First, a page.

COVID-19 is impacting many aspects of our lives — including how we sleep. In one survey, 87% of Americans reported experiencing unusual dreams since the start of the pandemic. And a study in Dreaming found that people most affected by the pandemic — for example, those who were sick — reported a bigger impact in their dreams, including experiencing negative and pandemic-related dreams. It’s no wonder the added stress of living through COVID-19 is leading to more vivid, intense, and at times, anxiety-inducing dreams.
One step you can take to help combat COVID-19 dreams and nightmares is to practice healthy sleep-related habits, also known as sleep hygiene. Here are 5 simple habits that help encourage better sleep.
Keep your bedroom cooler
Many experts agree that the ideal room temperature for sleep is between 60 and 67 degrees. Your body temperature naturally lowers as you fall asleep, and a cooler room can help make that happen faster.
Try not to consume caffeine 4 to 6 hours before bedtime. It can stay in your system and keep you stimulated for a surprisingly long time. From mid-afternoon on, pass on coffee, tea, chocolate, and any pain relievers containing caffeine. For a non-caffeinated swap, try herbal teas, certain fruits, or Tylenol. And remember, it’s always best to avoid eating or drinking close to your bedtime.
Develop an evening routine
Starting an hour before bed, ease yourself out of your day with relaxing activities like:
- Taking a warm bath
- Reading a good book
- Listening to soothing music
- Writing in a journal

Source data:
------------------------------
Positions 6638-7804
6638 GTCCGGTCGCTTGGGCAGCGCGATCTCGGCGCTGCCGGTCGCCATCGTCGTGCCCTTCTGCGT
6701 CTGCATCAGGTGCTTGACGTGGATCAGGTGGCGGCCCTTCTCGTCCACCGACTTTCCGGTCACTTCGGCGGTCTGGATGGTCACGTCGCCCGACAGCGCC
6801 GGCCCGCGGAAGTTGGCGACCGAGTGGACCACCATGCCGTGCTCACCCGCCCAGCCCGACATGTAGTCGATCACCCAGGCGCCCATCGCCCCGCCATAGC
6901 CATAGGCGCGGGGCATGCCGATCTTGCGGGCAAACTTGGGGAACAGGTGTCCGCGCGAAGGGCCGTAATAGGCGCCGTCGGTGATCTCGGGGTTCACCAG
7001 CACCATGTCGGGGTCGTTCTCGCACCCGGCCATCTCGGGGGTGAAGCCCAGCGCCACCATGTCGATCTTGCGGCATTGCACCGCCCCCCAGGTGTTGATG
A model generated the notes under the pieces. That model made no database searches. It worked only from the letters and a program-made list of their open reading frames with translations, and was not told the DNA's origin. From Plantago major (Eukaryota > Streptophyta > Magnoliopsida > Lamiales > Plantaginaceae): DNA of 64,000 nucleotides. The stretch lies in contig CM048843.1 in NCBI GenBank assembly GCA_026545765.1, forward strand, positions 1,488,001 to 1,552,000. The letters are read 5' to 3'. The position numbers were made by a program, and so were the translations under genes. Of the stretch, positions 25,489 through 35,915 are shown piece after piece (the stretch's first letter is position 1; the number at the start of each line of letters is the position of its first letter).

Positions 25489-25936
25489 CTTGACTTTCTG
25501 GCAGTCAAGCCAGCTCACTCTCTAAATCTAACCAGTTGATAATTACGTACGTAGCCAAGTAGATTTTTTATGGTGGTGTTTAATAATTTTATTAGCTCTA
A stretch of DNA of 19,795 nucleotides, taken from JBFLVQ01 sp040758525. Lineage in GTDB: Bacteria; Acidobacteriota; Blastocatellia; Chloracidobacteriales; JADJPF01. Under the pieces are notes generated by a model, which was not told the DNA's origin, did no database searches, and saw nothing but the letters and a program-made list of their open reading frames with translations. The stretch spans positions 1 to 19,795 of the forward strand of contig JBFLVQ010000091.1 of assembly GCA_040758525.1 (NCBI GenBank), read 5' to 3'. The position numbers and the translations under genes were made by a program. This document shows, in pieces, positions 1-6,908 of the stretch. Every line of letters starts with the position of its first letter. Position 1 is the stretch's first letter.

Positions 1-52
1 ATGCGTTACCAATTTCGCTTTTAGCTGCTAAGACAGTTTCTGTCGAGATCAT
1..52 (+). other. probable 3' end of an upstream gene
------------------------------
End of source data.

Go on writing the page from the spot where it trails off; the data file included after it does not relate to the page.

- Meditating for 10 to 15 minutes
- Doing gentle stretches
Your entire family can take part in these activities — whether that includes reading a bedtime story or listening to music together.
And remember to make your bed a sanctuary for sleep. It’s especially important as many people are working from home. So, set up a separate space for your at-home office. And try charging your smartphone and other devices out of reach from your bed — or even in another room. Instead of scrolling through social media, you can focus on unwinding.
Keep a consistent sleep schedule
Going to bed at the same time each night sets your internal clock — your mind and body will come to expect sleep by a certain hour. When possible, stick to your routine even on weekends to avoid sleep issues on Sunday night.
Exercise early in the day
Certain workouts, such as cardio and strength training, can boost your energy and make it harder to fall asleep afterward. Try to schedule these high-energy workouts in the morning, and keep your evening activity less intense (like yoga).
Getting enough sleep is an important step to keeping your mind and body healthy. You can find more tips, including a bedtime meditation and wellness resources online. And if you need more help managing stress or anxiety, contact your care team.